East Point farming sisters Jorie and Keisha Rose check out the latest equipment at the Potato Expo held at the Eastlink Centre in Charlottetown Friday. While Keisha farms with East Point Potatoes, sister Jorie is a sales marketer with Earth Fresh Foods in Halifax.
©STEVE SHARRATT/THE GUARDIAN
The Island’s staple potato industry may be experiencing a slump.
At least one Island potato grower who attended the International Potato Expo on the weekend says farms like his are struggling to sell potatoes because there are just too many of them.
“Overproduction is our biggest enemy, and until we have that straightened out, it’s going to be tough,” said Donald Godfrey.
“We’re growing too many potatoes. There’s pressure on the market, they’re hard to sell and we’re not getting the prices we should be getting or the price we deserve.”
Until farmers can find a way to overcome the issue of overproduction, they need to look at farming different crops so they aren’t hurting as bad financially, he said.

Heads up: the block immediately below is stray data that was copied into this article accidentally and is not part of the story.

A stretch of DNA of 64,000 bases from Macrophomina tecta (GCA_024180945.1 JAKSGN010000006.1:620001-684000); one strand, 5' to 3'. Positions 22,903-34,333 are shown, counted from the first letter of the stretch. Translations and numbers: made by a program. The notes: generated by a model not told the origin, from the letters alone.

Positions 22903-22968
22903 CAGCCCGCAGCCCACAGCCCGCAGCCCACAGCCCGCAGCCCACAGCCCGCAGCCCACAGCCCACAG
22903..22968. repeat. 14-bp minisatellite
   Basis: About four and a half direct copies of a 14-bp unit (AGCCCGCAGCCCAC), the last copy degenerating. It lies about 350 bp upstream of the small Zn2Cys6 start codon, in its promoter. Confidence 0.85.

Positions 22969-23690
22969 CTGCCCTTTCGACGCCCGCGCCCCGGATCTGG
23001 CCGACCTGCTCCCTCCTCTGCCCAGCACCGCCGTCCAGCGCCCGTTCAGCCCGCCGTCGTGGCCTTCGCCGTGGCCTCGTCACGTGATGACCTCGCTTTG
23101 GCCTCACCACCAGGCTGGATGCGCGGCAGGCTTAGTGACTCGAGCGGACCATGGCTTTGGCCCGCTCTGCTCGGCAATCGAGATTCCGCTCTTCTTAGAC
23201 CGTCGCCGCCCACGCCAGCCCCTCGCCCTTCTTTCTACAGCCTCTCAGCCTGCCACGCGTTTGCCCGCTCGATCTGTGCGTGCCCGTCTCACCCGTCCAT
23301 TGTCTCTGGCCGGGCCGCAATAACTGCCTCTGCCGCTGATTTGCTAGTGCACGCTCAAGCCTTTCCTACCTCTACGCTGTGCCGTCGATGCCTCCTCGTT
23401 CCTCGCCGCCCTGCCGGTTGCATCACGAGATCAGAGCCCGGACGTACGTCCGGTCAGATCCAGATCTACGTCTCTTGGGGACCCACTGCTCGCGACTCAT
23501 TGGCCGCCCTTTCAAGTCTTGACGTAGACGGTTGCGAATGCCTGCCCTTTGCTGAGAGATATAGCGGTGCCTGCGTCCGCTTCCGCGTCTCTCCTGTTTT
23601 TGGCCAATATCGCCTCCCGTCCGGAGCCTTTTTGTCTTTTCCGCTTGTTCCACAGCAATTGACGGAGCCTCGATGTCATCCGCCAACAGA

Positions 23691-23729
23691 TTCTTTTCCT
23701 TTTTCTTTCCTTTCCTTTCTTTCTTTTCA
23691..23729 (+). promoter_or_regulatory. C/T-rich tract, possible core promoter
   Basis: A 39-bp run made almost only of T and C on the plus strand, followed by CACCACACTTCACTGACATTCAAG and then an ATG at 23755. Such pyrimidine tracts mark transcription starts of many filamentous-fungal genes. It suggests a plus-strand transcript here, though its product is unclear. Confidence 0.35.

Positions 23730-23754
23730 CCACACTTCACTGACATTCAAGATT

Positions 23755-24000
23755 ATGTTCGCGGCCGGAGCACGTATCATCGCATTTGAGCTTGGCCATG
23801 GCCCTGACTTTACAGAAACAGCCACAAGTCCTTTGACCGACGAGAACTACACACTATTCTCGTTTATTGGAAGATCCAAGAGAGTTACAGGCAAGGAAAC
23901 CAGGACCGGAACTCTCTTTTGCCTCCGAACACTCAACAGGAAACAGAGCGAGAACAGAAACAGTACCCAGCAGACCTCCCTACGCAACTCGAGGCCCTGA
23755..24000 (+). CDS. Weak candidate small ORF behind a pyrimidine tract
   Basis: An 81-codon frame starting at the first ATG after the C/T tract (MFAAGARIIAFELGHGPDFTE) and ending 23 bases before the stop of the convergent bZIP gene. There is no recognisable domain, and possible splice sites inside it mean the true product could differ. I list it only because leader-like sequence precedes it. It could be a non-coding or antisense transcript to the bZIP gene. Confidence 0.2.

“Farmers need to diversify and do other things to help.”
His son, Robert, is the executive director of the P.E.I. Federation of Agriculture. He has remained optimistic though he knows there are some issues and challenges in the current market.
He said he has not heard too much negativity from the board and from the potato growers themselves, but everyone is aware of the pressures the industry is facing.
“There’s a bit of a glut in the market, but guys are working hard to move what they can,” Robert Godfrey said.
A large part of the problem is out of the farmers’ hands, he said.
That's because the success of other potato producing regions directly affects how well the Island will do.
“Look at a place like Idaho. Idaho grows more potatoes in a run of a year than all of Canada combined. If they have a big year, we’re in trouble,” he said.
“It’s tough to deal with that. It’s definitely a challenge.”